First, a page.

A painting of small-town life in Co. Mayo that inspired Éamon de Valera and was sold 67 years ago for just £250 was sold last week by a Donegal man, David Britton of Adam’s Fine Art Galleries in Dublin for a record breaking one million euro.
The Jack B Yeats painting, which epitomises de Valera’s idealistic vision of rural Ireland was sold at auction last week and struck a new record for the sale of an Irish painting having made over €1 million.
“A Fair Day, Mayo” so impressed Eamonn deValera when he saw it on display in Dublin in 1927 that he borrowed it for his office.
An unidentified Irish buyer bought the Yeats last week, paying well above the original estimate of €500,000-€800,000 at an Adam’s auction.
The oil painting, depicting the hustle and bustle of a country fair, was painted in 1925 and once hung in the Suffolk Place offices of Eamon de Valera when he was leader of the newly formed Fianna Fail.
Although Yeats had witnessed abject poverty during his travels in the west of Ireland, the picture instead portrays a village street scene “joyous with the sounds of industry” and features a proverbial “comely maiden”. This was the idealised image of rural contentment de Valera articulated in “the Ireland that we dreamed of” radio broadcast on St. Patrick’s Day, 1943.
However, de Valera did not buy the Jack B and it was given back to the artist.
While de Valera may have “valued material wealth only as a basis for right living”, it was a decision his heirs may regret. The painting was subsequently sold by the Dawson Gallery in 1944 to a south Dublin family for £250 (about €300) in an exceptionally worthwhile investment decision.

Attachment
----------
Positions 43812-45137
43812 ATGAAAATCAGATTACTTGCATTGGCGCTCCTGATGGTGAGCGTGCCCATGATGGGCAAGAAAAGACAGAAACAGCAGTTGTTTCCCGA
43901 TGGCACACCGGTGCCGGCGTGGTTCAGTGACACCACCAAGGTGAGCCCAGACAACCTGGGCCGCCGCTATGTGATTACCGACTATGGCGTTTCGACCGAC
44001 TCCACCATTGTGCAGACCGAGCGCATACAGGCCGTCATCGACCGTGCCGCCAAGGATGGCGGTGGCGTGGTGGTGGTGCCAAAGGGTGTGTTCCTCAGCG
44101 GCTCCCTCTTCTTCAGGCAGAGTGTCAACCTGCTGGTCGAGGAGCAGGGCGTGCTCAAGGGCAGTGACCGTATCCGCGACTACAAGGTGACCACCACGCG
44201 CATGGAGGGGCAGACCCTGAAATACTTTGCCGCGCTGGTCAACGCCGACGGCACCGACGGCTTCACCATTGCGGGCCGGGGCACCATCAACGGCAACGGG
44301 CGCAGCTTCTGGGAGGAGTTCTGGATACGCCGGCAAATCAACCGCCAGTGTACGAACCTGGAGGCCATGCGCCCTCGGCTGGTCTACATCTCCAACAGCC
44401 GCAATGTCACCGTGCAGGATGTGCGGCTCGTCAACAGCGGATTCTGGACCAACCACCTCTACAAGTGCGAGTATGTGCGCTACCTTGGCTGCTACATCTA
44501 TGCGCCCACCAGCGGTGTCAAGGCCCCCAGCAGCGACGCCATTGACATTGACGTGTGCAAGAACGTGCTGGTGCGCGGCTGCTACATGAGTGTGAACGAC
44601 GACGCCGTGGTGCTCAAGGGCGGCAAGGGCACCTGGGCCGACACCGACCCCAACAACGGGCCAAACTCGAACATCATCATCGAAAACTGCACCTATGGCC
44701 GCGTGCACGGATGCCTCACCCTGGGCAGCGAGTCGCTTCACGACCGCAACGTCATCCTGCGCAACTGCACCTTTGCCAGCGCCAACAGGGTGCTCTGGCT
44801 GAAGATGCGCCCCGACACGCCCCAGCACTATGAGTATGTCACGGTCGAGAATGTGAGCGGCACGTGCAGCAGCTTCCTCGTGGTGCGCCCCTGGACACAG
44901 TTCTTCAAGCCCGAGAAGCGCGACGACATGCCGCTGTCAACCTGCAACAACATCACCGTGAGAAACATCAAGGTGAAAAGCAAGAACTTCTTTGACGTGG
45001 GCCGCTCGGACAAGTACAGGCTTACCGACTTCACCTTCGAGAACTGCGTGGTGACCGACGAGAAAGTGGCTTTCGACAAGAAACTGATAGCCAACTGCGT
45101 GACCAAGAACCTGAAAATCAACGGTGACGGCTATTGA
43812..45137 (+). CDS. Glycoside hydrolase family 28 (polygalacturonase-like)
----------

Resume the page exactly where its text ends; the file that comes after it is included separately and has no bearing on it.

The buyer was Tedcastles Oil company founder JP Reihill of Deepwell House, Blackrock who was a close friend of the legendary President and the painting has remained in the family’s ownership ever since.
David Britton who is married to Karen, a grand daughter of the original owner and also a director of Adam’s Fine Art said, “JP was a great friend of Dev’s and also a great collector of paintings - mind you many of his investments in the art world did not bear anything like the same return. Essentially he bought paintings because he liked them.
“At one stage he had a number of paintings by Yeats but gradually disposed of them - he really had the eye for recognising something different and unique - what people today might refer to as the ‘X-Factor’
“The painting which measures 2ft. by 3ft. depicts a type of ‘Dancing at the Crossroads’ scene for which Dev is fondly remembered’
“There hasn’t been a Yeats picture on the market for many years and there is a pent-up demand there for really exceptional Irish pictures.
“This painting was never on the market and had the added connection of hanging on the walls of Dev’s offices - “It had everything going for it and it really was great to see it being recognised for what it is.”
David added that the sale was also a welcome shot in the arm for the Irish art market saying, “In the present financial climate many people are turning away from property and the stock markets and investing in art.
“The fact that we had 3 bidders over €900,000 and six active bidders in the room in the present financial climate puts Irish art in perspective - it is a very sound investment at present.
“I suppose you could say that a return of €1 million is a fair day’s work but on a more serious note, there are valuable art pieces out there, many may be lying in attics and suddenly emerge. It is always worth checking our website at Adam’s which can often carry a very worthwhile investment.”
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